“Using proxy forces in Iraq does not give the Iranian regime plausible deniability when attacks like this occur,” Haley warned. “Iran could have stopped its proxies’ attacks. It chose not to, so the White House responded by putting Tehran firmly on notice.”

She said Washington will hold Iran “fully accountable” for any attacks by its proxies on US facilities and personnel in Iraq.

Haley also drew attention to Iranian General Qassem Soleimani, head of the Islamic Revolutionary Guard Corps’ elite Quds Force, who has “practically taken up residence in Iraq since the May elections,” despite being banned from international travel by the Security Council since 2007.

“And let’s be clear about what Soleimani is up to in Iraq,” she said. “He is not there to help create a government in Baghdad that is responsive to the Iraqi people. He is there to build an Iraqi government that is under the control of the Iranian regime.”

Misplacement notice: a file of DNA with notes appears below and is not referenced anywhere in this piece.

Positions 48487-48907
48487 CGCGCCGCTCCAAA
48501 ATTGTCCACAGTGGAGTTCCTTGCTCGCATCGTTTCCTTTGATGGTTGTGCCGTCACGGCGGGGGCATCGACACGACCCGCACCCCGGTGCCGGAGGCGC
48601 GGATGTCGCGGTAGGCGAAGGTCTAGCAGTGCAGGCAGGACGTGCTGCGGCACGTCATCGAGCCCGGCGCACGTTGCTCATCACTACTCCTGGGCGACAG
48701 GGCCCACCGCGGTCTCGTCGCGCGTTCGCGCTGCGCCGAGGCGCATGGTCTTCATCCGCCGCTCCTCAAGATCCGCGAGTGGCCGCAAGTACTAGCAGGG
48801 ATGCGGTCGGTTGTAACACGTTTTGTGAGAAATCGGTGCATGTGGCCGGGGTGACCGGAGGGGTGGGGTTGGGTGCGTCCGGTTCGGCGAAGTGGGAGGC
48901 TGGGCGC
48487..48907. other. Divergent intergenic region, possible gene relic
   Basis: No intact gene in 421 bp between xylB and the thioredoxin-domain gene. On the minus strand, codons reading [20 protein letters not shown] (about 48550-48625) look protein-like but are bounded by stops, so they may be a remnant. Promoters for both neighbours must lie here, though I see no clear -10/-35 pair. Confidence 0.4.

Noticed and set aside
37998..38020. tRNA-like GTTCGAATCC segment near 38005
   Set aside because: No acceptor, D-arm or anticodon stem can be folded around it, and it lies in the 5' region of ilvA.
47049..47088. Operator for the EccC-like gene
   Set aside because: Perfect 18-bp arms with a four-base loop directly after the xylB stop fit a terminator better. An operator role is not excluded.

“At a critical time in its history — as Iraqis build their government — Iran is acting in shameless disregard of Iraqi sovereignty,” the ambassador emphasized. “It is undermining a key feature of sovereignty — a state monopoly on the use of force — by promoting its own militias.”

Haley expressed Washington’s commitment to working with Iraq “to help it create an inclusive and independent government,” and urged all those “who respect the right to self-determination for the Iraqi people [to] come to their defense.”

Her comments come shortly before President Donald Trump is expected to preside over a Security Council meeting on Wednesday, amid the UN General Assembly’s annual high-level segment.

In a press briefing held earlier on Thursday, Haley noted that the scope of next week’s session — which she announced earlier this month would address Iranian violations of international law — had been widened.

“We initially started off with being [focused on] Iran,” she acknowledged, “and I think if you just look at September and the fact that we had to deal with the issues of chemical weapons possibly in [the Syrian province of] Idlib, the idea that we had to talk about what happened with the Skripal incident, with the attempted murders in the UK, the fact that we are having to reinforce sanctions for North Korea, it led to a broader conversation.”